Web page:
World War One at Home: John Logie Baird and the undersock
Scottish inventor John Logie Baird is famous for being the first person to transmit live television images. But almost a decade earlier, during World War One, the Helensburgh-born engineer had success with another less well-known innovation.
The trenches of WW1 meant soldiers were constantly in muddy and wet conditions.
They could not change their socks as often as they would like and this led to an infection known as "trench foot".
If it was left untreated it could result in amputation.
The Baird Undersock promised to keep the feet of soldiers in perfect health.
His marketing of the product contained what he claimed to be "testimonials" from soldiers serving on the western front.
One from Corporal H.G. Roberts said: "I find the Baird Undersocks keep my feet in splendid condition out here in France. Foot trouble is one of our worst enemies, but, thanks to the Baird Undersock, mine are in the 'pink', and I think they should be supplied to all soldiers."
The product was so successful that it allowed him to give up his job as assistant mains engineer, supervising the repair of electrical breakdowns for the Clyde Valley Electric Power Company.
It was a job he described in his memoirs as "sordid miserable work, punctuated by repeated colds and influenza".
Baird, who was almost 26 at the outbreak of war in 1914, had tried to enlist but was deemed unfit for military service because of the range of illnesses he had suffered since childhood.
The idea for the undersock came from his one of his many personal ailments.
"He had cold feet," his daughter Diana Richardson says.
"His circulation was absolutely awful. He was always cold. I remember him wearing big thick heavy overcoats and he was still cold. He just could not get warm."
Stewart Noble, chairman of Helensburgh Heritage Trust, says: "He discovered that if he put newspaper inside his shoes that would absorb the moisture that always comes from the feet.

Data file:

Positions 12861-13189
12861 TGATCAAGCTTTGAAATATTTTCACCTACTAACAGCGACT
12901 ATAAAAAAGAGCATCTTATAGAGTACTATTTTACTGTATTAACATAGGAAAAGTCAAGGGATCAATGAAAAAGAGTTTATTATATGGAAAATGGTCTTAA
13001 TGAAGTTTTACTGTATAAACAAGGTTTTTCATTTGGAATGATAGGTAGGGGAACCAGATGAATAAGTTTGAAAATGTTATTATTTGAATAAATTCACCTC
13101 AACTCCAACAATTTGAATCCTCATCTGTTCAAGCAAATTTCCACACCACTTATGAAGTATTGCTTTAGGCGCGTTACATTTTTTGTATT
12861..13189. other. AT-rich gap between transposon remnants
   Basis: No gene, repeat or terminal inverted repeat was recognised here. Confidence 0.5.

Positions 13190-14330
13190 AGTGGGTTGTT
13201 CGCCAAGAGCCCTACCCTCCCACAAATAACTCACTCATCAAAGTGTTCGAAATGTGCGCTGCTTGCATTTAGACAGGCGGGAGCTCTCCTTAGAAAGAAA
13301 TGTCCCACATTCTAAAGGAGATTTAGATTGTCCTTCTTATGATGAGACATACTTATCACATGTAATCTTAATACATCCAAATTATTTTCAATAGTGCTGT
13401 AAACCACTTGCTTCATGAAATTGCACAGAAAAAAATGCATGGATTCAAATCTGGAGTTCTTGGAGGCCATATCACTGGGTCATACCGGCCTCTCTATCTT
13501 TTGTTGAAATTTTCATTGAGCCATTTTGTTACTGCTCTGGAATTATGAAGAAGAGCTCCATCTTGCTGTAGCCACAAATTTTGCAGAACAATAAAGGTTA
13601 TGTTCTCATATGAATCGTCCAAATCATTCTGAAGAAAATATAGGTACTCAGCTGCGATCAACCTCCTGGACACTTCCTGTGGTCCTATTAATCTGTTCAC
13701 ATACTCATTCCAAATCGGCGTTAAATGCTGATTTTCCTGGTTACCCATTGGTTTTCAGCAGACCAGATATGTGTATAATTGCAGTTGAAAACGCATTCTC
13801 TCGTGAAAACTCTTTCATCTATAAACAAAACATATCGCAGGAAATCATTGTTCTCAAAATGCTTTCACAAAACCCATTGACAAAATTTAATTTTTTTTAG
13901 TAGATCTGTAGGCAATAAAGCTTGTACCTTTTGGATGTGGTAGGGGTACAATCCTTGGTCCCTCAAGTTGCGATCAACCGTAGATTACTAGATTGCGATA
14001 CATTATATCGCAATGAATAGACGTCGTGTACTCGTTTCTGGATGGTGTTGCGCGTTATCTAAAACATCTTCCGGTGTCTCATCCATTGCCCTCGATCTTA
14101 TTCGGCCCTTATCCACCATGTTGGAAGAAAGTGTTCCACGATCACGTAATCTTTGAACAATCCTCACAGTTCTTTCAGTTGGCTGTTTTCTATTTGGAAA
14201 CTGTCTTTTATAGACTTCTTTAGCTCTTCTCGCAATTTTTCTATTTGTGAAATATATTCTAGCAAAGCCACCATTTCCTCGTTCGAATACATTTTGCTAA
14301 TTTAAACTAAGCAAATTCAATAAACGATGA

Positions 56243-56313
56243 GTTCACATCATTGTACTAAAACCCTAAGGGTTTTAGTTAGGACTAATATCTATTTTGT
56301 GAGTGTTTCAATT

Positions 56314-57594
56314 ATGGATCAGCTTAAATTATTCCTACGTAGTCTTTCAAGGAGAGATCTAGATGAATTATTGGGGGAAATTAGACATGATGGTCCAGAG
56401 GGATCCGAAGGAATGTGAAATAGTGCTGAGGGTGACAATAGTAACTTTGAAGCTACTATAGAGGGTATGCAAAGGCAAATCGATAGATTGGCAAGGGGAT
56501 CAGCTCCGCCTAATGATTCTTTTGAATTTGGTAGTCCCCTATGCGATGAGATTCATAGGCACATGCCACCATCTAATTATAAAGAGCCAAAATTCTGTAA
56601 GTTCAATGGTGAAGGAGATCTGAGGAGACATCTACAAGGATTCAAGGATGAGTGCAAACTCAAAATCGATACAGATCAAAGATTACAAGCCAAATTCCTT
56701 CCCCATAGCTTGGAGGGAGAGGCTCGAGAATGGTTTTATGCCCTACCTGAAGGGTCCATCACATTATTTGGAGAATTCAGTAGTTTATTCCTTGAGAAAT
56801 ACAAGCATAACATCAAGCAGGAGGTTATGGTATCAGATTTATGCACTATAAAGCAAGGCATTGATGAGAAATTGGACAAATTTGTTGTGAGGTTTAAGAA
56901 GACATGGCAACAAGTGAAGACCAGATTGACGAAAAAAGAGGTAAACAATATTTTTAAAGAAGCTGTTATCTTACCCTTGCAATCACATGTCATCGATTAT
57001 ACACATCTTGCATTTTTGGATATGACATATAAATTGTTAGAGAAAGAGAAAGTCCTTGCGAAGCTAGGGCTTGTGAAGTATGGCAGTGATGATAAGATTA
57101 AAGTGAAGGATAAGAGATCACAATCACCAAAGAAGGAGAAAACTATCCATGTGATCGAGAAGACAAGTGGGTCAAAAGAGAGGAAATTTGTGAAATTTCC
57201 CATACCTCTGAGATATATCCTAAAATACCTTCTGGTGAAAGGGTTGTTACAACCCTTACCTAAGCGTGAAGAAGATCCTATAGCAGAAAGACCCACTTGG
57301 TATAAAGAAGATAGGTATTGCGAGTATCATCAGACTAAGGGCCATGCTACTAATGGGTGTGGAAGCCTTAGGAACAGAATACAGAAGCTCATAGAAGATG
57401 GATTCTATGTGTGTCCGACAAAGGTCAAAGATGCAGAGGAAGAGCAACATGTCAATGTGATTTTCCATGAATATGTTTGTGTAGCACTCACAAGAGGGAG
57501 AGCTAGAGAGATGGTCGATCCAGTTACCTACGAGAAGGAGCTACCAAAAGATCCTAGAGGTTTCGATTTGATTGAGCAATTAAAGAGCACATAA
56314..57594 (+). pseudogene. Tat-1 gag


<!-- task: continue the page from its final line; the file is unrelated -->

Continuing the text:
"He came up with this idea of the Baird undersock, which was basically a sock sprinkled with borax. This would absorb the moisture that the foot gives off."
Baird's first attempt at marketing the undersock, an advert placed in the People's Friend, resulted in just one sale.
So he set about a range of unusual promotional devices such as a plywood mock-up of a tank carrying adverts for his product, which was pushed around the streets of Glasgow.
He also employed sandwich-board women to walk around with an A-frame promoting his undersocks.
"His innovation was having ladies do it instead of men," says his daughter.
Mr Noble says: "The fact that he was using women got him quite a bit of free publicity in the papers."
In his marketing he skilfully mixed the promise of healthier feet with testimonials from soldiers in the British Expeditionary Force in France.
One from a 2nd Lieutenant G.H. stated: "They are the very things required out here. Woollen socks get sticky and 'clammy', and we can't get them washed. The Undersocks keep the feet and the ordinary socks fresh for weeks."
When undersock sales took off in the later stages of the war, Baird was making enough money to quit his job.
Mr Noble says he jumped before he was pushed.
Baird was never likely to have been promoted due to his constant ill health and the higher echelons in the power company frowned on his business sideline.
He was also responsible for causing a blackout across Rutherglen when he attempted to produce artificial diamonds by passing an enormous current through a stick of graphite.
Mr Noble says that in 12 months work on the Baird undersock he had earned as much as he would have in 12 years with the electricity supply company.
Ms Richardson says: "It was doing very well. It was booming but it was a one-man business.
"When he disappeared for six weeks the business disappeared too."
According to Mr Noble: "He was once again hit with one of his very bad colds so he just closed it down at that point and discovered that at the end of the day he had got something like £1,600 in the bank."
Baird saw this as an opportunity to move to a warmer climate and sailed off to Trinidad, where he experimented with jam-making.
This venture failed and he returned to Britain but his trip to the Caribbean may have sown the seeds for his most famous invention.
Mr Noble says: "There are tales of this fair-haired white man in a shack in the jungle with bright flashing lights.
"Whether or not that was him doing television experimentation I don't think anyone really knows but there is a possibility he was trying something out there."